wound our heart, when we feel like we are all alone and no one understands, Jesus does.
And he carries us through this experience of “dying” into new life.

Jesus, fully human like you and me, enters into the greatness darkness we encounter, when we feel abandoned not just by others, but by God.
On the cross in Mark’s Gospel he cries out,
“My God, my God, why have you abandoned me?”
When we feel like God has abandoned us, as if the sun has stopped shining,
the stars have fallen from the sky, the moon no longer gives forth any light—
when we feel this kind of complete darkness, it is even there that Jesus is with us, assuring us that even though we feel as he did on the cross,
that God the Father will never ever abandon his children.

By his one perfect sacrifice of love, Jesus will destroy
that which seems to end everything, death itself, doing what we cannot do for ourselves.

By his one perfect sacrifice of love, Jesus assures us that he is with us in all things,
even in the darkness of pain, distress, suffering, and even death itself.
Jesus experiences everything we fear most—
physical suffering, heartbreak, feeling God’s absence—
in order that everything which seems like the end
can be a new beginning for us with Him!

Those who know Christ’s power to bring life out of death are “fig-tree disciples.”
Those who move forward through what seems like the end with hope of a new beginning, producing fruit for the salvation of the world, are “fig-tree disciples.”

We are invited by the Crucified One now Risen to look and see the signs of new life
in the midst of what seems like death.
To use the eyes of faith to notice fig-tree disciples all around us.

When fig-tree disciples encounter physical pain and bodily suffering,
they turn to the Lord for strength.
These disciples are not crushed by tragedy, but live in hope.

These kind of disciples do not view handicaps as a hindrance to living life fully,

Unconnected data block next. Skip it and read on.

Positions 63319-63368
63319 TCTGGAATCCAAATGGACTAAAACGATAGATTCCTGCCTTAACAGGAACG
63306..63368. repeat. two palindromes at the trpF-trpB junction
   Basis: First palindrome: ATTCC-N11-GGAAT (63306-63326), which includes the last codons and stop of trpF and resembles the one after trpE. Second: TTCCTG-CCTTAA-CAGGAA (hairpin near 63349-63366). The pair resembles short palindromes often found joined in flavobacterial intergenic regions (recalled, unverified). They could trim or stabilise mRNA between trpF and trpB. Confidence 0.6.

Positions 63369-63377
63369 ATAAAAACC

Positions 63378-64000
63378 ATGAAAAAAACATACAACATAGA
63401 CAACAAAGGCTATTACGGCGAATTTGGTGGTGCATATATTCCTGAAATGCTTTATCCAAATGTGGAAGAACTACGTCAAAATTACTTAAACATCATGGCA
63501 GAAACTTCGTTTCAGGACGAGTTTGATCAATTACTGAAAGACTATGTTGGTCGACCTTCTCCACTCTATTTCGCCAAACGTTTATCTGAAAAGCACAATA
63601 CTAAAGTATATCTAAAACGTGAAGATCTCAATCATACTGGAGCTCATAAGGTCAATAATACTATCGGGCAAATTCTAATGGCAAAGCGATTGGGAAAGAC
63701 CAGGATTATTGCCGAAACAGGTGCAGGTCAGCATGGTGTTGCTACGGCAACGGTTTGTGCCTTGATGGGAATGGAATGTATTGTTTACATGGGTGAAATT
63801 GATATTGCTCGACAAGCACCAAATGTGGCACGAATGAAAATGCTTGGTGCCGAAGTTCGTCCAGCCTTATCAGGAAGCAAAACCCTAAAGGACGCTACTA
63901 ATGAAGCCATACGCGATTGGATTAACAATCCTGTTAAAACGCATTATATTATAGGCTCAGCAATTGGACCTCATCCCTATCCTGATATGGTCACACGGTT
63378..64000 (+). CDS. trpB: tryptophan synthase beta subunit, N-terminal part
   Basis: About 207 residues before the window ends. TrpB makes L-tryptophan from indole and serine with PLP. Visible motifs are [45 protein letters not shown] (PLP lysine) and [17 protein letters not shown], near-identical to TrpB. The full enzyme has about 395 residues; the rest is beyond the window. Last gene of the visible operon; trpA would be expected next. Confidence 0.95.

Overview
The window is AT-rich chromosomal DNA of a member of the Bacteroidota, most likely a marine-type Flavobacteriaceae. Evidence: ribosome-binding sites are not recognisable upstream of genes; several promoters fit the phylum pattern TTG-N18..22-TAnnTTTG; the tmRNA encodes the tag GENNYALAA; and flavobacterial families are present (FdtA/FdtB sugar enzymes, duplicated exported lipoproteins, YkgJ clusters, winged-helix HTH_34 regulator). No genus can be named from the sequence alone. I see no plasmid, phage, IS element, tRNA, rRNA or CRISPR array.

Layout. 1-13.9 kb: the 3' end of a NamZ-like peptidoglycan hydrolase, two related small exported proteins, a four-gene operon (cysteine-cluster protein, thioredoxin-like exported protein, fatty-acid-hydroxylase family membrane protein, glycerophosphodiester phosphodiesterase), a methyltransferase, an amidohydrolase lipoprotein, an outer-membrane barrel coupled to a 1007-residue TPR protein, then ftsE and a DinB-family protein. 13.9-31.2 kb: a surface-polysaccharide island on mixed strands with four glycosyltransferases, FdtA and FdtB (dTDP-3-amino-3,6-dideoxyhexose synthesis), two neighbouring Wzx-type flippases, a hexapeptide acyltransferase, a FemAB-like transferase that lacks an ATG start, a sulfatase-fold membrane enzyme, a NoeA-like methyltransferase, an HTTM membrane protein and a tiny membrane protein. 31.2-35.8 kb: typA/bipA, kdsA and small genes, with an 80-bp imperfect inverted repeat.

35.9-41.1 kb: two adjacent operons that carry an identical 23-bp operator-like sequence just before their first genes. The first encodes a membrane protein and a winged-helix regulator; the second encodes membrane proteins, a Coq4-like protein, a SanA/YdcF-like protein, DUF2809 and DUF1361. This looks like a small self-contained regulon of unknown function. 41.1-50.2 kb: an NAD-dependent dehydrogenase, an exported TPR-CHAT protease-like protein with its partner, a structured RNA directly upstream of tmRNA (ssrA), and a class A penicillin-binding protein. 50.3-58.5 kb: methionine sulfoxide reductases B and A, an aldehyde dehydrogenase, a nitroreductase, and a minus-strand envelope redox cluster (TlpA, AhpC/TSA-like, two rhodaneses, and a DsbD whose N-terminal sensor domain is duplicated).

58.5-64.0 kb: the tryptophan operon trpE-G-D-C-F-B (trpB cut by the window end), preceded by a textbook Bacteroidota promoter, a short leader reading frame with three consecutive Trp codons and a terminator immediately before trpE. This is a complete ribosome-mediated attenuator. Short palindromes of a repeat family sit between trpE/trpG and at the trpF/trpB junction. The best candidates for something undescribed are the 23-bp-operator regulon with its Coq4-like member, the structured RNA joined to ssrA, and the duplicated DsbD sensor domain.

but rise above their limitations with Jesus’ help and seize opportunities
to enrich the lives of others.

These kind of disciples trust in God’s goodness even amidst the disappointments of life.
When their hearts are broken, they continue to take the risk of loving again
with Christ’s help.
When they feel abandoned by God, they trust with Jesus’ help that God is still with them.

Fig-tree disciples confront centuries old “isms”, like racism and sexism and other “isms,” in order to uphold the God-given dignity of every person, the sacred gift of each life.
In doing so, they usher out the old world and bring in a new world.

Fig-tree disciples move forward each day with confidence and courage
that the Lord Jesus by the power of His Spirit is with them bringing new life out of death and transforming every ending into a new beginning.
Disciples of the One who brought forth new life from the tree of the cross
do the small daily deeds of sacrificial love hidden from the headlines,
knowing that Christ can bring much fruit from these acts of love.

We who follow the Crucified and Risen Lord are active in hope, tireless in love, and persevere in faith.
Jesus was being held in the Father’s hands on the cross.
So we know this truth, that Jesus from the tree of the cross has taught us, that God our Father holds the whole world in his hands and will never let it go.

Fr. Joseph A. Jacobi